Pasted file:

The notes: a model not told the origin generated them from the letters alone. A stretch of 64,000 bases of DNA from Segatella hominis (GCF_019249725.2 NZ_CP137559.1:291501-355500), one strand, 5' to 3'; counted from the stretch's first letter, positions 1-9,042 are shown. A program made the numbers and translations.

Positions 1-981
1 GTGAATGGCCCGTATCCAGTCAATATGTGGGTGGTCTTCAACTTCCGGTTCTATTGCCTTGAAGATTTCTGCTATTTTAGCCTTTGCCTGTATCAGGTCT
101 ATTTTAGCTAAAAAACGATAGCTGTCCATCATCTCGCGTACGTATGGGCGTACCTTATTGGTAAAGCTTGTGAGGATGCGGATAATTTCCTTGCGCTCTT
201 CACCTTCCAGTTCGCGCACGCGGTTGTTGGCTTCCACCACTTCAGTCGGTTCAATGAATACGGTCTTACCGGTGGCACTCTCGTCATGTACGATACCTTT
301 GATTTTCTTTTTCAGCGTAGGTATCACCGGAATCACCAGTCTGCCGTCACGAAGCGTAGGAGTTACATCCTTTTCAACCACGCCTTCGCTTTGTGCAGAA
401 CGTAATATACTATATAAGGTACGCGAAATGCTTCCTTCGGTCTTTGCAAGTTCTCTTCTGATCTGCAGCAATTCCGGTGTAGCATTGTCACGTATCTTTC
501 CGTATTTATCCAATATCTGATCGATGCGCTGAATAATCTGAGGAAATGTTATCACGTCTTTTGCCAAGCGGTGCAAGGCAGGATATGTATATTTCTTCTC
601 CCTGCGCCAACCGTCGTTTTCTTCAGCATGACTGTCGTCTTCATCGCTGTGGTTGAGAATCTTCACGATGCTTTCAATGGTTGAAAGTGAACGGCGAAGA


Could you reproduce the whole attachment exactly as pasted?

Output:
The notes: a model not told the origin generated them from the letters alone. A stretch of 64,000 bases of DNA from Segatella hominis (GCF_019249725.2 NZ_CP137559.1:291501-355500), one strand, 5' to 3'; counted from the stretch's first letter, positions 1-9,042 are shown. A program made the numbers and translations.

Positions 1-981
1 GTGAATGGCCCGTATCCAGTCAATATGTGGGTGGTCTTCAACTTCCGGTTCTATTGCCTTGAAGATTTCTGCTATTTTAGCCTTTGCCTGTATCAGGTCT
101 ATTTTAGCTAAAAAACGATAGCTGTCCATCATCTCGCGTACGTATGGGCGTACCTTATTGGTAAAGCTTGTGAGGATGCGGATAATTTCCTTGCGCTCTT
201 CACCTTCCAGTTCGCGCACGCGGTTGTTGGCTTCCACCACTTCAGTCGGTTCAATGAATACGGTCTTACCGGTGGCACTCTCGTCATGTACGATACCTTT
301 GATTTTCTTTTTCAGCGTAGGTATCACCGGAATCACCAGTCTGCCGTCACGAAGCGTAGGAGTTACATCCTTTTCAACCACGCCTTCGCTTTGTGCAGAA
401 CGTAATATACTATATAAGGTACGCGAAATGCTTCCTTCGGTCTTTGCAAGTTCTCTTCTGATCTGCAGCAATTCCGGTGTAGCATTGTCACGTATCTTTC
501 CGTATTTATCCAATATCTGATCGATGCGCTGAATAATCTGAGGAAATGTTATCACGTCTTTTGCCAAGCGGTGCAAGGCAGGATATGTATATTTCTTCTC
601 CCTGCGCCAACCGTCGTTTTCTTCAGCATGACTGTCGTCTTCATCGCTGTGGTTGAGAATCTTCACGATGCTTTCAATGGTTGAAAGTGAACGGCGAAGA